These benefits are only going to be enhanced by any ability to integrate and exploit technology innovations and automation delivered by IoT, wearables, assisted living and health and care / well-being monitoring innovations and solutions. Adoption of these technologies will increase as they become more capable and with this increase the range of proactive information and data supporting opportunities for further cost saving interventions and / or preventions will also increase.
Consequently the long-term objective of any digital health and care engagement solution, should be about providing the means to help us to live well, and if we are unfortunate enough to have one or more long term chronic conditions or disability, to be empowered to manage our situation as much and as well as we can. It is never though just about us and individuals, we pretty much all care for or are cared by somebody else. So we should be able to gain access to others information too.
All of the above inevitably leads to an explosion of information becoming available, and of the most personal and sensitive kind! Consent, data ownership / management quickly become the most important considerations in any engagement solutions design that needs to be open to accommodate future technology innovations delivering on the pro-active health and well-being opportunity.
It is, however, widely acknowledged that local developments and deployments are not being guided by core common engagement and consent model or universal data flow / integration standards, of concern consequently, the progress to a better model of health and care continues to evolve with massive variations in capability delivered differently across regions.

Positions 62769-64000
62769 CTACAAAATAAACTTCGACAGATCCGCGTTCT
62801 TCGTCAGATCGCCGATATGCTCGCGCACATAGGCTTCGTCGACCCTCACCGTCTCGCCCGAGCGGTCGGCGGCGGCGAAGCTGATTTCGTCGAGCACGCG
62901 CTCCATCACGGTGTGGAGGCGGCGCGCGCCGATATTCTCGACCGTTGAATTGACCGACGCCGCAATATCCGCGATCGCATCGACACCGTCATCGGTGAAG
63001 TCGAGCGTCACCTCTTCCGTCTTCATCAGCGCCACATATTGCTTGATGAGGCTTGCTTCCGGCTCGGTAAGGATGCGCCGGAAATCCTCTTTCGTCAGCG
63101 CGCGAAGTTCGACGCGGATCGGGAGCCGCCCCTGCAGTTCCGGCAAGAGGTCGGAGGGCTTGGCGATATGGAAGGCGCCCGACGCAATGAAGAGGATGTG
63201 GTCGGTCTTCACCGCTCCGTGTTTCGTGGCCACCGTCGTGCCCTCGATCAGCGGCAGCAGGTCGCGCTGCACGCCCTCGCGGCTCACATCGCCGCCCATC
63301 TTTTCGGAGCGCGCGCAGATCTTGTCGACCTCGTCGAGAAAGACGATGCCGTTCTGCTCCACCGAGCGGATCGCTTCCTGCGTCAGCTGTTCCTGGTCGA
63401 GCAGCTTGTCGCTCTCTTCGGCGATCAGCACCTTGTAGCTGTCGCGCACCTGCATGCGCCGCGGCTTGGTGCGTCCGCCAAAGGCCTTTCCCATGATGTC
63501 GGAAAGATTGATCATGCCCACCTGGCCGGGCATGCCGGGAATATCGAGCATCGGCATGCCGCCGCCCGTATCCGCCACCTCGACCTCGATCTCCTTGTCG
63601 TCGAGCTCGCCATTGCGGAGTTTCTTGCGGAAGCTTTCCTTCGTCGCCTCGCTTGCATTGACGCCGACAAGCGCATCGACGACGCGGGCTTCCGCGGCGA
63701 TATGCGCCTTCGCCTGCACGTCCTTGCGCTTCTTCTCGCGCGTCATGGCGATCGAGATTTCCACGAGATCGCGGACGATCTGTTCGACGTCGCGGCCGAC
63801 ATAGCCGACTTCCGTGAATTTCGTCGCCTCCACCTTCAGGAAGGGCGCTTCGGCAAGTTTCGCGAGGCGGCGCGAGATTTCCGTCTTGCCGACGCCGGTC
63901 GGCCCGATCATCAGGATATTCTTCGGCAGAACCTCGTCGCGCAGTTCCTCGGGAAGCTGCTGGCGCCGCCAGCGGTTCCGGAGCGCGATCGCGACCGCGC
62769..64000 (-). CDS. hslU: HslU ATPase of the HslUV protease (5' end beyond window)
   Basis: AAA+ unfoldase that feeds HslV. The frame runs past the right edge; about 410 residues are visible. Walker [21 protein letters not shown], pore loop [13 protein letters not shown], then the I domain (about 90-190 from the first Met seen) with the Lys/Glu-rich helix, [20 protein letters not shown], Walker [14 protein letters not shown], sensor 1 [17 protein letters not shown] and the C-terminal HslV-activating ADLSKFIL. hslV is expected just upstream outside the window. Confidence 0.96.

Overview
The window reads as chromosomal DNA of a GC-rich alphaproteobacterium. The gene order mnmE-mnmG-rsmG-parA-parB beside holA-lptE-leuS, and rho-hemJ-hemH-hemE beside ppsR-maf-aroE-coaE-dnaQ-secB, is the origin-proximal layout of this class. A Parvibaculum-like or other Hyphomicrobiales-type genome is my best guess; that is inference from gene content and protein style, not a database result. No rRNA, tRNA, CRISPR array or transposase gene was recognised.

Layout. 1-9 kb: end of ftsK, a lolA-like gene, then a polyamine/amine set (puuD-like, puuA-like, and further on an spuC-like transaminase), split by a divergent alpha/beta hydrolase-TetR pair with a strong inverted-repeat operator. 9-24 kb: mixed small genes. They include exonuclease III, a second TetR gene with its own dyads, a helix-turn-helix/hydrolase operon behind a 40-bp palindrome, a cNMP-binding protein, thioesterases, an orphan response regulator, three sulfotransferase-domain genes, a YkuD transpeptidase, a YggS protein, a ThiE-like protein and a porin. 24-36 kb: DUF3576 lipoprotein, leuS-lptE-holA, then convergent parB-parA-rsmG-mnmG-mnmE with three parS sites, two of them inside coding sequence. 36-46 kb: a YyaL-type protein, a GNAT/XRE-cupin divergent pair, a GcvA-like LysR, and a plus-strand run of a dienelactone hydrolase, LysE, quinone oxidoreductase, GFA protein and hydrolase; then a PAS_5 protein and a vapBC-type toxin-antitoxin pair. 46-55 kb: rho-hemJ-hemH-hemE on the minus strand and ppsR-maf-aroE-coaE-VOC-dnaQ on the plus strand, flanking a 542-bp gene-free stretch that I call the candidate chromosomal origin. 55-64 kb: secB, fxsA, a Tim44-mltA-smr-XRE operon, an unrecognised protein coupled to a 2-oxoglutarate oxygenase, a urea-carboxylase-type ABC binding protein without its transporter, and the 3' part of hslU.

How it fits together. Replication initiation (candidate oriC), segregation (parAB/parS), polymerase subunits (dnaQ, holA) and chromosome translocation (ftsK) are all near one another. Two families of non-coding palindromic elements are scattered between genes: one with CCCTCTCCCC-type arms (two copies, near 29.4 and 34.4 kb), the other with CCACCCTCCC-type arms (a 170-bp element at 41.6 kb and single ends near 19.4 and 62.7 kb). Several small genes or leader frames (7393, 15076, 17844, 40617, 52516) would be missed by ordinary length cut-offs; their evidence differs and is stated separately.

Until the need for core common standards on data consent, governance and interoperability are fully addressed, then the participation of patients and citizens with the digital solutions will likely remain inhibited, subsequently the opportunity to achieve the £20b of universal benefits from a transformed service delivery model by 2020 will very likely remain an elusive and much less assured target that it could otherwise be.
Article produced in response to news item Health wearables firm Fitbit holds talks with NHS published by Digital Health
Cybathlon, the first Olympic Games for bionic athletes was hosted on 8 October 2016, in Kloten, Switzerland. This world premiere saw 74 international disabled athletes – kitted out with bionic prostheses and brain-computer interfaces – compete with each other at the specially created events. These modern-day cyborgs from 25 different countries competed in 59 different teams from all over the world.